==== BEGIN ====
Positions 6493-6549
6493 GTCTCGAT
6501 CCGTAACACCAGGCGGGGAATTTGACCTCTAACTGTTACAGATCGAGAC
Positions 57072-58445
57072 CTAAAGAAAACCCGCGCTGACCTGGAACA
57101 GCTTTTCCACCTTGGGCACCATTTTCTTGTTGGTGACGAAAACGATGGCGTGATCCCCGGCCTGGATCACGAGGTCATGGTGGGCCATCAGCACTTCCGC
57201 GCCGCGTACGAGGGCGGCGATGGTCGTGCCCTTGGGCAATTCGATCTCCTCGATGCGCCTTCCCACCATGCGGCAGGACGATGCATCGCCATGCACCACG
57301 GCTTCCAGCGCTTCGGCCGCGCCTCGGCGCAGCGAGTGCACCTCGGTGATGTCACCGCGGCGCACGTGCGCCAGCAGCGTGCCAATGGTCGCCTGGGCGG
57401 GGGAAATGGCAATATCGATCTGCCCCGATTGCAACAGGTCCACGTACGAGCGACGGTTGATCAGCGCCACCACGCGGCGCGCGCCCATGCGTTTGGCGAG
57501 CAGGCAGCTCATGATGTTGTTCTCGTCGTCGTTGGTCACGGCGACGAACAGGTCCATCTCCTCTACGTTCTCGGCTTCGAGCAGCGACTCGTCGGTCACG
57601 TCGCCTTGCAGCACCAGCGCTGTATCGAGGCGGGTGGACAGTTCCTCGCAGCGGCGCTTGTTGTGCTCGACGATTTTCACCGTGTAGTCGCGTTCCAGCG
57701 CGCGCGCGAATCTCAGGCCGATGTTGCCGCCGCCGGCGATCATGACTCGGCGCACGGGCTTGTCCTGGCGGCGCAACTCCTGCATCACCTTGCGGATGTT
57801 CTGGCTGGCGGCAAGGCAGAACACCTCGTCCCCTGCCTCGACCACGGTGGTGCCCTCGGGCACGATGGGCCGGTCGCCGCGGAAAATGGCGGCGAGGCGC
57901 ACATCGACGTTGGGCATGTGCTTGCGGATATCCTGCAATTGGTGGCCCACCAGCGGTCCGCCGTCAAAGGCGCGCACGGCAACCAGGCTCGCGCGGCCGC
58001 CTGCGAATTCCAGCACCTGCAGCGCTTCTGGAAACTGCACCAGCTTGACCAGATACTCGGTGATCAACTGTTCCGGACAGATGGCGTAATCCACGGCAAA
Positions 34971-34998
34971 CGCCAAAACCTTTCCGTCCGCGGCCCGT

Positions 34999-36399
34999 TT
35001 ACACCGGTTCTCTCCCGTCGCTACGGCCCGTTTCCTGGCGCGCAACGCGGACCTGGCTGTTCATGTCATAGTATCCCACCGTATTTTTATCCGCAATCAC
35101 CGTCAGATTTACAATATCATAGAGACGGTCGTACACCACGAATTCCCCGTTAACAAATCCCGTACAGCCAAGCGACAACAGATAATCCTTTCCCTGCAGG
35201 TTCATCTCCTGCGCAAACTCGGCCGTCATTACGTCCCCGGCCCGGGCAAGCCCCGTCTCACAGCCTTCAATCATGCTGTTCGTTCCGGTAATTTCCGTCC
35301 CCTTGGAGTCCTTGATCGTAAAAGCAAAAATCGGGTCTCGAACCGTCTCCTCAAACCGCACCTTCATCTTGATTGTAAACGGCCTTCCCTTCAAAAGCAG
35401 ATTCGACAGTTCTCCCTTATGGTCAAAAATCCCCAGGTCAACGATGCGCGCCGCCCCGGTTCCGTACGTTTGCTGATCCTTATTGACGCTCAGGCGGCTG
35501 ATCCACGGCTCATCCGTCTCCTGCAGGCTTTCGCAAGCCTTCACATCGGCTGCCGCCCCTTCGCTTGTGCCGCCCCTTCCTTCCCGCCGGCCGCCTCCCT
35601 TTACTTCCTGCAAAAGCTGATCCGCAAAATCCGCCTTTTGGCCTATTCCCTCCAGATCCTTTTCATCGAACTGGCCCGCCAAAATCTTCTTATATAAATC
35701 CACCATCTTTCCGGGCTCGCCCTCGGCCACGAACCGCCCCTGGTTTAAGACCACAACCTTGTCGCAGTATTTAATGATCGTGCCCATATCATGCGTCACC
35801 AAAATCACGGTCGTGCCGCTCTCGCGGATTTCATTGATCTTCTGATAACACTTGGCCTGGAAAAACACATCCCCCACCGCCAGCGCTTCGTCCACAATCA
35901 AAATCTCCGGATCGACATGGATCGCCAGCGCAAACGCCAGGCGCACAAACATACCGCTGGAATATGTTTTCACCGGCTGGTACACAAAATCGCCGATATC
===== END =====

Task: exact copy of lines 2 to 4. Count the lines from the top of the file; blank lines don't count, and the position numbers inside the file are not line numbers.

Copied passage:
6493 GTCTCGAT
6501 CCGTAACACCAGGCGGGGAATTTGACCTCTAACTGTTACAGATCGAGAC
Positions 57072-58445